This article contains spoilers for the Xenoblade Chronicles franchise. Well, X is barely mentioned… But 1, 2, and 3 all get spoiled to hell. Oh! And Xenogears and Xenosaga are in there, too. You have been warned!
Xenogears is a classic, deservedly laudable videogame. However, no one can say that the final product was what was imagined when the project was initially developed. Some of its most iconic moments, from Fei’s continual chair warming to entire dungeons that appeared only as JPEGs, were the result of a game that should have been two “episodes” being compressed into a single title. Whether you believe ChuChu on the cross is something that would have happened if anyone involved had longer than five seconds to consider the theological ramifications is immaterial, we simply know that Xenogears as we have it is not the same animal that would have come from an expanded development cycle. Even tracing back to its origins as a potential Final Fantasy or Chrono Trigger sequel, Xenogears was forced to find its identity on the fly(ing robot). In short, Xenogears is great, but what we know as the final product “Xenogears” was totally an accident.
And then Xenogears begat Xenosaga. Xenosaga was a “saga” that was released over years, and, if that trilogy did not maintain a consistent cast, you would be forgiven for assuming they were three unrelated games. Classic RPG combat system! Or something about toppling now? Wait, now we’re done with that, and attempting a structure where you are supposed to draw aggro? And gameplay aside, the plot of Xenosaga was very publicly modified (almost exactly) halfway through, with its driving writer being canned, stories being heavily altered, and, oh yeah, the second game was supposed to be part of the first game that was supposed to be part of six games. You have about the same possibility of properly pacing a story in those circumstances as you do seeing a fish graduate law school (note: this jape should not be seen as related to my ongoing suit against The Law Firm of Fishguy and Octoman). I have objectively proven that Xenosaga is a trilogy worthy of its existence, but Xenosaga, after years of development shifts, is more of an accident than anything.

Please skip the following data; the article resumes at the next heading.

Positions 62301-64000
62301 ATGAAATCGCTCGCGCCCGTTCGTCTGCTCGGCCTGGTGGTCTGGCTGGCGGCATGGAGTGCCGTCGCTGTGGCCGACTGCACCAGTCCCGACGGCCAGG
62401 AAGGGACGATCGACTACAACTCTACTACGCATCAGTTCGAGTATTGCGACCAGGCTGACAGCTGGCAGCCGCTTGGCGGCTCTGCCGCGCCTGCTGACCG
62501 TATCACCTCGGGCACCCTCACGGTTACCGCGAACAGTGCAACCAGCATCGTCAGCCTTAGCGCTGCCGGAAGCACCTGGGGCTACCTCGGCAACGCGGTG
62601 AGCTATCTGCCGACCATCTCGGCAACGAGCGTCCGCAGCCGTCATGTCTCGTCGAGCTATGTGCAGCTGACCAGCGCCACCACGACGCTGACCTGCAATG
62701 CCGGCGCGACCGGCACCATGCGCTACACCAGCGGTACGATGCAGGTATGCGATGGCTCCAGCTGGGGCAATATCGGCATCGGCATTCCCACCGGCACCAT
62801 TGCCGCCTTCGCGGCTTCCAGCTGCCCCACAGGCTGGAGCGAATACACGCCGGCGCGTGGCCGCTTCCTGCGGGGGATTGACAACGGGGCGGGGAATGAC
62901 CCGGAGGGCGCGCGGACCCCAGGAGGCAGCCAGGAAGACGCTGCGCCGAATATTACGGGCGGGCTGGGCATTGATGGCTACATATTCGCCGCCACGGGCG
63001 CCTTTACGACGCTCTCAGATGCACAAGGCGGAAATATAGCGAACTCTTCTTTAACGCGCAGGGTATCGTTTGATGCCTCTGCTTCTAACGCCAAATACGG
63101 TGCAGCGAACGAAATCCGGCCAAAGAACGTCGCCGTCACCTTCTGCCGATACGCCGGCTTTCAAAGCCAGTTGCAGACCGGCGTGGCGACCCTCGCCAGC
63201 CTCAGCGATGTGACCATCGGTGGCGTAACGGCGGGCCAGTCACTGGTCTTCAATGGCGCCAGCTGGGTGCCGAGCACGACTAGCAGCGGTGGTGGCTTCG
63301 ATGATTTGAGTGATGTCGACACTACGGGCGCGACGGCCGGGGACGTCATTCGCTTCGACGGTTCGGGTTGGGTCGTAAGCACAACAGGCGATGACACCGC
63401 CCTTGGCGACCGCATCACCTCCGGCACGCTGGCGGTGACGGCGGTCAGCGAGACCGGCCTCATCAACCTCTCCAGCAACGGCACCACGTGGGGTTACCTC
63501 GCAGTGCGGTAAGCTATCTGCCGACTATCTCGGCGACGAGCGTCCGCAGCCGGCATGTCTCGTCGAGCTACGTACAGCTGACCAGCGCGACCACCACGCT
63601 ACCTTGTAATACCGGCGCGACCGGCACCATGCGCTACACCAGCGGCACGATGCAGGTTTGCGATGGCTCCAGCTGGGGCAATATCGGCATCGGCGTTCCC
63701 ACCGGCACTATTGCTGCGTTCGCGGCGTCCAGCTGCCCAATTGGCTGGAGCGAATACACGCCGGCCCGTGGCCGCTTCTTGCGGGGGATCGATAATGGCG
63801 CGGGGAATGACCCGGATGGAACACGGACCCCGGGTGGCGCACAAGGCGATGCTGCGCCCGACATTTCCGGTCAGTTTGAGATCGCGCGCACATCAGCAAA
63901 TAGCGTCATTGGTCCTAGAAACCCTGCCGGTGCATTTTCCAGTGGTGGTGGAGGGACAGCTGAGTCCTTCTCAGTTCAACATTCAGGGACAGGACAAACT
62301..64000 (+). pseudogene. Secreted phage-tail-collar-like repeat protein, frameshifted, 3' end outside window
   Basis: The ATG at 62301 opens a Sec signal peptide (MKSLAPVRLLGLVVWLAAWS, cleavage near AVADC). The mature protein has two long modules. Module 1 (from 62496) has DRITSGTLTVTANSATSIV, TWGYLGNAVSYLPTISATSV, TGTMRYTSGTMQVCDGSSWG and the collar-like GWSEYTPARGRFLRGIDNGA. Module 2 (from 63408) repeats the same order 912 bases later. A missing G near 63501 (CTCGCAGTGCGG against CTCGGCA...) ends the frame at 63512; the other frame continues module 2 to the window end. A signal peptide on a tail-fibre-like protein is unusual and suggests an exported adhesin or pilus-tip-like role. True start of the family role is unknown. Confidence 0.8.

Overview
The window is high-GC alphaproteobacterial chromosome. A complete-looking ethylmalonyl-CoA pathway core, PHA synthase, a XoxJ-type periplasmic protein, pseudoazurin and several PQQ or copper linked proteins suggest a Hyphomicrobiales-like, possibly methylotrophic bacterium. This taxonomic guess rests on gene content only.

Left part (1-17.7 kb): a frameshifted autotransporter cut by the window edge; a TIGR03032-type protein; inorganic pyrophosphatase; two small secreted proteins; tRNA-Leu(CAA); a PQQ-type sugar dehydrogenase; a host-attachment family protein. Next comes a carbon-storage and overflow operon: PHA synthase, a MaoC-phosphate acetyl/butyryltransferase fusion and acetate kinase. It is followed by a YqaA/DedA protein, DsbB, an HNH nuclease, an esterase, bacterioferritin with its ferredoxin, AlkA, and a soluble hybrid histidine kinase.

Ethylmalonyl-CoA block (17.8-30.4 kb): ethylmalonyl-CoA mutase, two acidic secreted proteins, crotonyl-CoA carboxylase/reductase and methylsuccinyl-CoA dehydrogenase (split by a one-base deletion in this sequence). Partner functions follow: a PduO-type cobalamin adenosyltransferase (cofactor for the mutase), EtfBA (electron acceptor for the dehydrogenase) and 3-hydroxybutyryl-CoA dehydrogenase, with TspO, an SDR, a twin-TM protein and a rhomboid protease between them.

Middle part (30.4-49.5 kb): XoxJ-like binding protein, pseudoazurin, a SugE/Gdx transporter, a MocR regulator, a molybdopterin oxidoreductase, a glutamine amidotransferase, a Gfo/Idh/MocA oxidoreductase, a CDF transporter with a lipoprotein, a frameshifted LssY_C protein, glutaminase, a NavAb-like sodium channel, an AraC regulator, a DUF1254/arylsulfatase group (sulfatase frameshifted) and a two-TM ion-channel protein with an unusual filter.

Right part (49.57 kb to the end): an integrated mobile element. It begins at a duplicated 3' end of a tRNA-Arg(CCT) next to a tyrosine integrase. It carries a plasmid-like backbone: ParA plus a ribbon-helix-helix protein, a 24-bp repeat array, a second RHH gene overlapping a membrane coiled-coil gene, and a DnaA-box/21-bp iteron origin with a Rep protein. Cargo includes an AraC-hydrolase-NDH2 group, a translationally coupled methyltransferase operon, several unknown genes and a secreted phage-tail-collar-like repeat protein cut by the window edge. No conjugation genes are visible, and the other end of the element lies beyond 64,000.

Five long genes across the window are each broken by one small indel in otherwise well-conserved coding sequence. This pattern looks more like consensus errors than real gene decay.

Xenoblade Chronicles was arguably the first Xeno title that was a complete game. It was not initially planned as a “Xeno” title, but dropping the Monado from its title was suggested to honor what had come before. Xenoblade was designed from the start to be a perfect combination of gameplay and plot by the guy who was responsible for the 30-minute cutscenes of Xenosaga. In pursuit of this ideal, Xenoblade Chronicles became a franchise that rewarded the player not only for combat, but also other mundane tasks like talking to NPCs or discovering new locales. And this all worked well… but combined poorly with a world that eventually got whittled down to, like, two towns and a cave as the plot progressed. A game that simultaneously rewards you for looking everywhere but effectively locks you out of that option in favor of advancing the story is a major miss. Did the producers not understand the game they were making? Was this all just an accident?
(And we’re going to skip Xenoblade Chronicles X, because talking about that delightful mess should be an article all on its own…)